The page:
Previously I’ve written about my own disconnection to the term caregiver. In addition to that label not accurately describing the type of care I was offering at any given moment in time, I was also reluctant to add yet another hat to the many I was already wearing.
Executive Director/Mom/Employee/Daughter/ Mentor/Wife/Volunteer/etc... etc...etc.
The reality is that the act of caregiving requires those involved to wear many different hats, leveraging different skill sets, and sometimes adopting different personas to facilitate communication.
The hat, skill set and persona associated with caregiving, from my perspective, is medical in nature. Navigating the health and medical system alongside a loved-one is only one element of caregiving.
It’s for this reason that I advocate for using the term care partner. You are a care partner if you provide any type of physical, financial, social, or emotional support to an individual. Let’s go further to include those individuals who support and enable care partners by helping them adjust their lives and schedules so that they can be available to their loved-one.
But that’s a definition, what does it really mean? And surely one aspect of the definition is more valuable than another, right?
Physical care partners - may be that nurse-type persona, making sure medications are managed, meals are healthy, blankets are tucked in…or not. In my case, my Dad didn’t need any help managing himself physically, but he did need my help painting the barn. “I’m getting old” he’d say as a way of asking for help with something he’d easily been able to do in his pre-cancer days.
Being physically available to support a loved-one is sometimes all that an individual can offer, they have more time to give than other types of resources. Sometimes, by nature of their proximity to their care recipient, individuals find themselves offering more physical support than others in the Care Circle. Either way, for those who can not physically be an in-person care partner, those who can are a luxury.
Financial care partners - write checks and pay bills. They offer monetary support to offset the expenses associated with age or illness. Growing old and being unwell are expensive; a 2019 research study shows that “half of older Americans living on their own lacked the income needed to pay for their basic needs, as did 23 percent of couples. Taken together, we estimate that more than 10 million people aged 65 or older and living independently have incomes below the Elder Index. In short, it is a big problem.”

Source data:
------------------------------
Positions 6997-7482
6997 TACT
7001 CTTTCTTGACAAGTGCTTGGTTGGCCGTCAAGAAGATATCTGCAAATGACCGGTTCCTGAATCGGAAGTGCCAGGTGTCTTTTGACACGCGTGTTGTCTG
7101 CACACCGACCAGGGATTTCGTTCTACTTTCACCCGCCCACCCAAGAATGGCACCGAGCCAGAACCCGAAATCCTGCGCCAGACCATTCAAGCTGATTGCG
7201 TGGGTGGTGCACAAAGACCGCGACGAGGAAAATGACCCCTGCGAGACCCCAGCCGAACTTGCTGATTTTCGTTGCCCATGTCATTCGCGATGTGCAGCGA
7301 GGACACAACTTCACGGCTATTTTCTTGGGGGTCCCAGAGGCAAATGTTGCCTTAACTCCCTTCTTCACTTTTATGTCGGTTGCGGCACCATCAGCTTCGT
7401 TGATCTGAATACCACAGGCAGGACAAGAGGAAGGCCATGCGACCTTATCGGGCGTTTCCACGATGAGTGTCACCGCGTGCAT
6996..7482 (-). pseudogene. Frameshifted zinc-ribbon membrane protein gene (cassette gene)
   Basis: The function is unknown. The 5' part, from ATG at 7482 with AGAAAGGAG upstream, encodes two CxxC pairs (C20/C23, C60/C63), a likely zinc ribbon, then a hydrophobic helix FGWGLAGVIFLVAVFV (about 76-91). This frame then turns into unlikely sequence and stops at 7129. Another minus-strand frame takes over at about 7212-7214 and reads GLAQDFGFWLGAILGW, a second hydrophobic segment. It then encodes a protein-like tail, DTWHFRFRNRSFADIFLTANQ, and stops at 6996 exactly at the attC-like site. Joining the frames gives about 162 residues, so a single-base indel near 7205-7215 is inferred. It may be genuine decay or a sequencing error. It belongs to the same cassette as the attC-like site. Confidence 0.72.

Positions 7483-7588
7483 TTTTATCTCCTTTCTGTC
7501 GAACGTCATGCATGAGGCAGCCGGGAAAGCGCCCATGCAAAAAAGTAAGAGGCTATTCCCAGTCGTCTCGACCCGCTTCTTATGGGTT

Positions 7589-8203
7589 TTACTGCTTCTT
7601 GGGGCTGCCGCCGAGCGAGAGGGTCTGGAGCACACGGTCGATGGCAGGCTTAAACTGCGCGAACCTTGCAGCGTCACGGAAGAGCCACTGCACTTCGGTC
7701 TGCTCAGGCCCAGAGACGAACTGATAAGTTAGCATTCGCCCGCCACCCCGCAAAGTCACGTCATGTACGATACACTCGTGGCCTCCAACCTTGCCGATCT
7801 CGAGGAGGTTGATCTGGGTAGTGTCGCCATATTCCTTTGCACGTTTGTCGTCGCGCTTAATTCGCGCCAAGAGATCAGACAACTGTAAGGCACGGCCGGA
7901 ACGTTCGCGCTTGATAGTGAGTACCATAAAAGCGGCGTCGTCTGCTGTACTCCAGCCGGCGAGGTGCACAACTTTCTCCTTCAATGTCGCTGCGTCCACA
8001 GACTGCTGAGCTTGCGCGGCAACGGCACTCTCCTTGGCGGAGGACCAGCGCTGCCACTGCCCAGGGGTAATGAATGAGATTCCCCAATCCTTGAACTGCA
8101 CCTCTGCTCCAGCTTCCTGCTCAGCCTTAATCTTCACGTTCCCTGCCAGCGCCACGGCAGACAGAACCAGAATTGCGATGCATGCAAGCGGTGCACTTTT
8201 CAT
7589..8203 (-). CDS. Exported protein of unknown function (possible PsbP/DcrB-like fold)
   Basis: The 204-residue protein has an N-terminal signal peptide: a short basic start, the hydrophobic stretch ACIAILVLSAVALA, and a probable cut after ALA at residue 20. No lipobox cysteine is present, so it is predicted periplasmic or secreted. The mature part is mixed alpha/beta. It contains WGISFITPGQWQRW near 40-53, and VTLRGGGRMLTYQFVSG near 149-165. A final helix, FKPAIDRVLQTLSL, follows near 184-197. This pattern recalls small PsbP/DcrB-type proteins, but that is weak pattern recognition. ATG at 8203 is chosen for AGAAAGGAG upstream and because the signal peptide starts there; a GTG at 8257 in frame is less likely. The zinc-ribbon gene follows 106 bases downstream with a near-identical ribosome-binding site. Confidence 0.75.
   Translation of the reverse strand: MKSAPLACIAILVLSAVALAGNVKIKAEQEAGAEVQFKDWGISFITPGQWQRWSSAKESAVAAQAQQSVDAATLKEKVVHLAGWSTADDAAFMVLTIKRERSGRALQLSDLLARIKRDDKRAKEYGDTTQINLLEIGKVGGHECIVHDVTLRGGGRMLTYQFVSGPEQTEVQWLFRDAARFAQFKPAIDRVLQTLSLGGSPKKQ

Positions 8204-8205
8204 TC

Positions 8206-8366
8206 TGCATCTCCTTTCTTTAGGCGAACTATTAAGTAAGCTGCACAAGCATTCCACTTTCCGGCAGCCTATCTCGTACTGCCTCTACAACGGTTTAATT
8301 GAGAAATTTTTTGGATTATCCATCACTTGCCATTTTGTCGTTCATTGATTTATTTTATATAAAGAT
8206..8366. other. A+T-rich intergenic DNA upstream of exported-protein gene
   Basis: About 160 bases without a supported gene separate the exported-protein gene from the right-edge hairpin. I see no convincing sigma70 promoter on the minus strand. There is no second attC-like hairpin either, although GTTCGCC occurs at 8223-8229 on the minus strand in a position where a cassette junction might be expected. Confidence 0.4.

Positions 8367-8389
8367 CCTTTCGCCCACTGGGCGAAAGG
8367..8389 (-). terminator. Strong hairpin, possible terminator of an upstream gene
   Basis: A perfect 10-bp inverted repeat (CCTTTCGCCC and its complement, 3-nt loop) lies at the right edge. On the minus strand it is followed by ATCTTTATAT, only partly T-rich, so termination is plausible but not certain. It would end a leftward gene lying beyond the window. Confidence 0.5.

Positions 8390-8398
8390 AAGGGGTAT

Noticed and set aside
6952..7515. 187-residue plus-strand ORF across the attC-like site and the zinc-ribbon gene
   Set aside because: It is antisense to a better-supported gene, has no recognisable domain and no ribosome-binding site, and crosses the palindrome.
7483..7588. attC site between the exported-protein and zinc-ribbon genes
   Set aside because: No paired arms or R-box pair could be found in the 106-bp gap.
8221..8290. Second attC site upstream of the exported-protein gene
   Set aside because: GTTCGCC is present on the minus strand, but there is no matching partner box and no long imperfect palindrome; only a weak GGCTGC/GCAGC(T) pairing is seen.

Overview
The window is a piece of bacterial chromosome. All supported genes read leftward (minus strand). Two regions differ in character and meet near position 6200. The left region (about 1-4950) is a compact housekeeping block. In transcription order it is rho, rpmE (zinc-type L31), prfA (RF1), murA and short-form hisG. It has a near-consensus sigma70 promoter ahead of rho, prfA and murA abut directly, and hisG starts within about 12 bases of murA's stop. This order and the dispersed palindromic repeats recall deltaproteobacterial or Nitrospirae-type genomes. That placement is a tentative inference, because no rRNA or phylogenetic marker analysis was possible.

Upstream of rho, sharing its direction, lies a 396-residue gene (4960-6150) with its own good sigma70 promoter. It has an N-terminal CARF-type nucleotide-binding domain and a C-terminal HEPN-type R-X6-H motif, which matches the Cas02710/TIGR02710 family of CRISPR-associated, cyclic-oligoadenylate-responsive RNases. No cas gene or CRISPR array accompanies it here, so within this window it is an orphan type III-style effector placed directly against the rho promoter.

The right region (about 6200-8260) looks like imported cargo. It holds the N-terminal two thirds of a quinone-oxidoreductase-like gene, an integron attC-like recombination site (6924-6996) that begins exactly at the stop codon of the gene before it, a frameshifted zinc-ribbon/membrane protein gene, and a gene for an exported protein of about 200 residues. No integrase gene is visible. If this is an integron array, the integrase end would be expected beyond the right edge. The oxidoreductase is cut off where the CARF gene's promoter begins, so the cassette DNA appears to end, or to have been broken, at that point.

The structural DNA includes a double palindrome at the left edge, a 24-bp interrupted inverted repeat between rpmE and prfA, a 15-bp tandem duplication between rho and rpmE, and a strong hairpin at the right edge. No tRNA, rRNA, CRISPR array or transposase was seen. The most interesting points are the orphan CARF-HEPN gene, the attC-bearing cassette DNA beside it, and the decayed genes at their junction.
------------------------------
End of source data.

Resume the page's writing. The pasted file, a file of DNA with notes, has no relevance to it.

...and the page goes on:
Financial care partners often have the uncomfortable role of talking to their loved-one about money (and whether there is enough of it), take over responsibility for the finances or find themselves trying to manage the providers and other support they’ve hired. No one can argue the pressure of this role but...no doubt…there can be resentment by those who are physical or emotional care partners that a financial care partner just isn’t the same.
Emotional care partners - are often overlooked or taken for granted if they don’t remain invisible. Perhaps that’s just my own personal remorse showing. I hadn’t recognized just how much emotional support my husband provided my children and I while I was focused on losing my Dad. Less than a month ago, while helping my Mom with her computer, I found my Dad’s email folder had messages in it, including one with this attachment:
I had no idea my husband had given this gift to my father...how could I not know? So when I write that care partners include those supporting care partners I do so with my hat in hand, humbled that I didn’t see this at the time
Within my care journey with my Dad, I was primarily an emotional care partner. My focus was on collecting the family stories, understanding the family tree, making sure that my Dad knew his life had meaning - that he was forgiven - and that he would be remembered. It was later that my brother pointed out that I was able to be this for my Dad because of the special relationship he and I had.
Because of this comment the Caregiven app encourages every care partner to have these conversations, and to record them along with the family stories in order to share them throughout the Care Circle so everyone can hear and reflect on them with their loved-one.
Social care partners - show up, they check-in, they send notes and ensure loved-ones continue to keep living, even when they may be dying. Social care partners might be a neighbor, a golf-buddy, a friend from the old days or even a hat you wear with the purpose of simply spending time with their loved-one. They are also adept at keeping the Care Circle and broader friends and family network updated.
This was one of my roles and where I truly saw the importance of the term partner. There were things my father wanted others to be aware of, and many things that he did not; I was able to be that voice for him. There were times when he wanted visitors and stretches where he just needed to be alone with his thoughts; I was able to be that gatekeeper, often without him knowing. Along those lines, I also took many of the things he shared with me during our conversations and used that information to better his end-of-life journey including calling his Hospice Nurse before her visit to let her know what to expect that day.
As those giving care know, you never truly know what to expect any given day, or what will be expected of you. But by separating out these different roles from the single label of caregiver I hope that I’ve answered, at least on some level, who a care partner is.
There is a need and a role for everyone in any care journey. Perhaps by separating out the opportunities we leave more room for others to come in; and find ourselves with fewer hats to wear.
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